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Estimating Discount Rate Under Uncertain Times

Adrian Cheow Jun 29, 2020

Introduction

In our previous Salient Point (Issue 3), we discussed how a company could go about preparing a cash flow forecast. Such a forecast, as mentioned in that article, could be helpful to improve the company’s cash flow visibility under uncertain times. Additionally, cash flow forecast could be used to determine the value of the business using the discounted cash flow (“DCF”) method. Such a valuation could be used for, amongst other things, fund-raising, impairment assessment and/or reporting to stakeholders.

To conduct a valuation using the DCF method, in addition to a cash flow forecast, a discount rate estimate is needed to present value the forecast cash flows. In this article, we discuss aspects of the discount rate that would be helpful to know if you are estimating or reviewing one.

Reviewing inputs to a discount rate estimation

Typically, the discount rate used to present value forecast cash flows of a business is the weighted average cost of capital (“WACC”) of the business. There are various inputs that go into estimating a WACC for a business. Below, we discuss these inputs and their considerations under uncertain times.
Reviewing inputs to a discount rate estimation_Stitched

Based on the comments provided above, we have illustrated a WACC for a private company based in Singapore as at 31 Dec 2019 (Pre-Covid-19) and 31 May 2020 (Current) in the table below.Weighted Average Cost of Capital_WACC_Private Company_Example_Case Study

Careful consideration should be given in estimating the WACC of the business. The WACC is unlikely to be lower than Pre-Covid-19 given that the level of risk in the investment is higher during these uncertain times.

Ensuring no double counting of risk

Estimation of a discount rate cannot be done independently of the preparation of a cash flow forecast. If adjustments to cash flow forecasts have been made to take into account the effects of Covid-19 related disruptions, then adjustments to discount rate need not be as high as it would have been if no adjustments to cash flows were made. This approach ensures that the risks to the business due to Covid-19 is not double counted in both the cash flows and discount rate.

Using cross-checks may be imperative

It may be necessary to cross-check the valuation outcome from the DCF method, given the uncertainties associated with preparing the cash flow forecasts and the inputs to the discount rate. We could compare the implied earnings multiple of the subject company against industry peers. Here too, not all industry multiples have changed equally due to Covid-19.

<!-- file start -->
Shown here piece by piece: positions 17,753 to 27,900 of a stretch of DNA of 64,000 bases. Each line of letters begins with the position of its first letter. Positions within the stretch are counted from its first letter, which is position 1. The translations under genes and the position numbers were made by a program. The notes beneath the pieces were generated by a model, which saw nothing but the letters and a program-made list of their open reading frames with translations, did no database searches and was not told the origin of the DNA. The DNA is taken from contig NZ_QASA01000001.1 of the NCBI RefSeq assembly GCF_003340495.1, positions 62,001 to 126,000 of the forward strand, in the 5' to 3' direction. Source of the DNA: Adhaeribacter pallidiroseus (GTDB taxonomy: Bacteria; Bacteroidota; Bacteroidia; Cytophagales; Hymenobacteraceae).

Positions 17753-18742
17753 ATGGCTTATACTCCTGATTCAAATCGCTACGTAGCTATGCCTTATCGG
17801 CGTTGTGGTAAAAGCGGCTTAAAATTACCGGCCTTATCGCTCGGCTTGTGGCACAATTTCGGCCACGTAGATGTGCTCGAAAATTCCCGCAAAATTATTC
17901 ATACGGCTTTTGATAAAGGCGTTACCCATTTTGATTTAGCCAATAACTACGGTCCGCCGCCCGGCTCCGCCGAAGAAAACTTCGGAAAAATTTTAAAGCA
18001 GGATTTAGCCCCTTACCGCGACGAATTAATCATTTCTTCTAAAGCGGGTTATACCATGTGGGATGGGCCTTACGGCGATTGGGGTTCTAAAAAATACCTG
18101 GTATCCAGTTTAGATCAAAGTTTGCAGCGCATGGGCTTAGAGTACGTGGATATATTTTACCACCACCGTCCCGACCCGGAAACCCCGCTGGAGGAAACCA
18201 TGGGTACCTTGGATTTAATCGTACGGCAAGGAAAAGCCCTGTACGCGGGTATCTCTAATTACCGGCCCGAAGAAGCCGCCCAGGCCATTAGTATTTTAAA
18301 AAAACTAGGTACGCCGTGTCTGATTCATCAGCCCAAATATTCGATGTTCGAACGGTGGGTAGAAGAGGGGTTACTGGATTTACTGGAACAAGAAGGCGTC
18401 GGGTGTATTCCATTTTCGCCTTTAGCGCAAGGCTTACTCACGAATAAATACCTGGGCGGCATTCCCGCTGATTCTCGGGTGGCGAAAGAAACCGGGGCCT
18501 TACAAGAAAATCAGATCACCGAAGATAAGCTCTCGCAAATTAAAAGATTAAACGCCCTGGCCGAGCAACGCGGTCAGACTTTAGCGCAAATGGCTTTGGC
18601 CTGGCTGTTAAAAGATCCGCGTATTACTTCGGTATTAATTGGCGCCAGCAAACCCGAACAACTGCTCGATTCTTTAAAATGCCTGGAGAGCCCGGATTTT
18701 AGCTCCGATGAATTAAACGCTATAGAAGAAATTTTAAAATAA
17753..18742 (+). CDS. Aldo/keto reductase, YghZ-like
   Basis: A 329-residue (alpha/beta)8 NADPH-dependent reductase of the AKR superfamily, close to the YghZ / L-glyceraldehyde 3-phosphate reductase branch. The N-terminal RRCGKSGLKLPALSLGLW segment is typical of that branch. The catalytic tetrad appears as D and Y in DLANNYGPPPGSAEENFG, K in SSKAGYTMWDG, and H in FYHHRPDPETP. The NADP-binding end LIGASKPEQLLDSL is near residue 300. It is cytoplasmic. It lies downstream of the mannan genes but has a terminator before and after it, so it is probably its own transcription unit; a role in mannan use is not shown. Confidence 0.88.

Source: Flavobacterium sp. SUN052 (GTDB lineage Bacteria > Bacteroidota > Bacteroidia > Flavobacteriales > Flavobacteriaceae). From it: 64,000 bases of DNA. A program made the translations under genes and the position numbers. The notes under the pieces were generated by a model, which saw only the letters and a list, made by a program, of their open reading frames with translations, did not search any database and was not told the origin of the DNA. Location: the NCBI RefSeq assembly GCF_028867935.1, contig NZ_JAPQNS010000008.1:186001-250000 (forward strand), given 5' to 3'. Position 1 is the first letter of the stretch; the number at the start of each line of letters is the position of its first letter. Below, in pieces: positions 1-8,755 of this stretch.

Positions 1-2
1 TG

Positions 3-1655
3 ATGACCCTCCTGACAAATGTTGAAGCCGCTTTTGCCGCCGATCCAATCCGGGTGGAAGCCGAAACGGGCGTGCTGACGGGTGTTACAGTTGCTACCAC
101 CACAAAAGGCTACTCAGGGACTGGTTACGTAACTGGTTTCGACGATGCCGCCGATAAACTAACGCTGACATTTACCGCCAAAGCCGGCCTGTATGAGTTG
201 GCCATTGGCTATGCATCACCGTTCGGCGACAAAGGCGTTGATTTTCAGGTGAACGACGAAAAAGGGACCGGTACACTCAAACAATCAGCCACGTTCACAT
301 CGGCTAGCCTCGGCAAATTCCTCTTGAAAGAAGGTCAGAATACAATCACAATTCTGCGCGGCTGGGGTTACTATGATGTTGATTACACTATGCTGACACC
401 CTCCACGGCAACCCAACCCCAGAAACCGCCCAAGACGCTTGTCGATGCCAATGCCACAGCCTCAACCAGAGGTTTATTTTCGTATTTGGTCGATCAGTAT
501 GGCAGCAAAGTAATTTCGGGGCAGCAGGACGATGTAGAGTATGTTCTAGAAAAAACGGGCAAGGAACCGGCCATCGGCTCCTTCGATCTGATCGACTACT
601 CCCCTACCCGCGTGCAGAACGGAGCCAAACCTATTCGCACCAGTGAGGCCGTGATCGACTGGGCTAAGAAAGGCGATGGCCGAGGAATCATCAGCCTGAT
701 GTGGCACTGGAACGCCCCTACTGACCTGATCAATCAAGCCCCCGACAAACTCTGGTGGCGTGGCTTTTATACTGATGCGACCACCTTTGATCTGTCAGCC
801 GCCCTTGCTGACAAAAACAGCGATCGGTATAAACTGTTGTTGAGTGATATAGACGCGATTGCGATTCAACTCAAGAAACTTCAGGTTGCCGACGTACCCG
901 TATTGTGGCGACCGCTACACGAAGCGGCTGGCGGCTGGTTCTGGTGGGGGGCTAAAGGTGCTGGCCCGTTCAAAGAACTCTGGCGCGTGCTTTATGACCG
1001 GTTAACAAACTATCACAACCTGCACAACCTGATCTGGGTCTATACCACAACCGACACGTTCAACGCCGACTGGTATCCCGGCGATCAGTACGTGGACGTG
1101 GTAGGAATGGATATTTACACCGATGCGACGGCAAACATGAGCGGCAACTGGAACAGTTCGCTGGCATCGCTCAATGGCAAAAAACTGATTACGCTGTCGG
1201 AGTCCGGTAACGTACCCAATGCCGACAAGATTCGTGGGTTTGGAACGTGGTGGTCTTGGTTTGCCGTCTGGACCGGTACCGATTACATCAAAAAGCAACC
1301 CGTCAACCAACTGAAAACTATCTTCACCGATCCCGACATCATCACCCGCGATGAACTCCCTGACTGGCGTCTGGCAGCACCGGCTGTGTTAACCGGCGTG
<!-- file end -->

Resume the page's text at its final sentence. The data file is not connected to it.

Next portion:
Singapore Listed Companies_Median PE Multiple By Sector_Baker Tilly_new_cropped2

It is important to note that such cross-checks have limitations. There may be company specific factors that may make comparisons to guideline public companies difficult. However, in general, such cross-checks will help build confidence in the valuation done using the DCF method.

How We Can Help

If you are looking to engage a valuer for your business needs during these uncertain times, our Deal Advisory department may be able to help you.

The Salient Point

Estimating Discount Rate Under Uncertain Times

DISCLAIMER: All opinions, conclusions, or recommendations in this article are reasonably held by Baker Tilly at the time of compilation but are subject to change without notice to you. Whilst every effort has been made to ensure the accuracy of the contents in this article, the information in this article is not designed to address any particular circumstance, individual or entity. Users should not act upon it without seeking professional advice relevant to the particular situation. We will not accept liability for any loss or damage suffered by any person directly or indirectly through reliance upon the information contained in this article.

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Adrian Cheow
Executive Director & Practice Leader | CFA, FCCA

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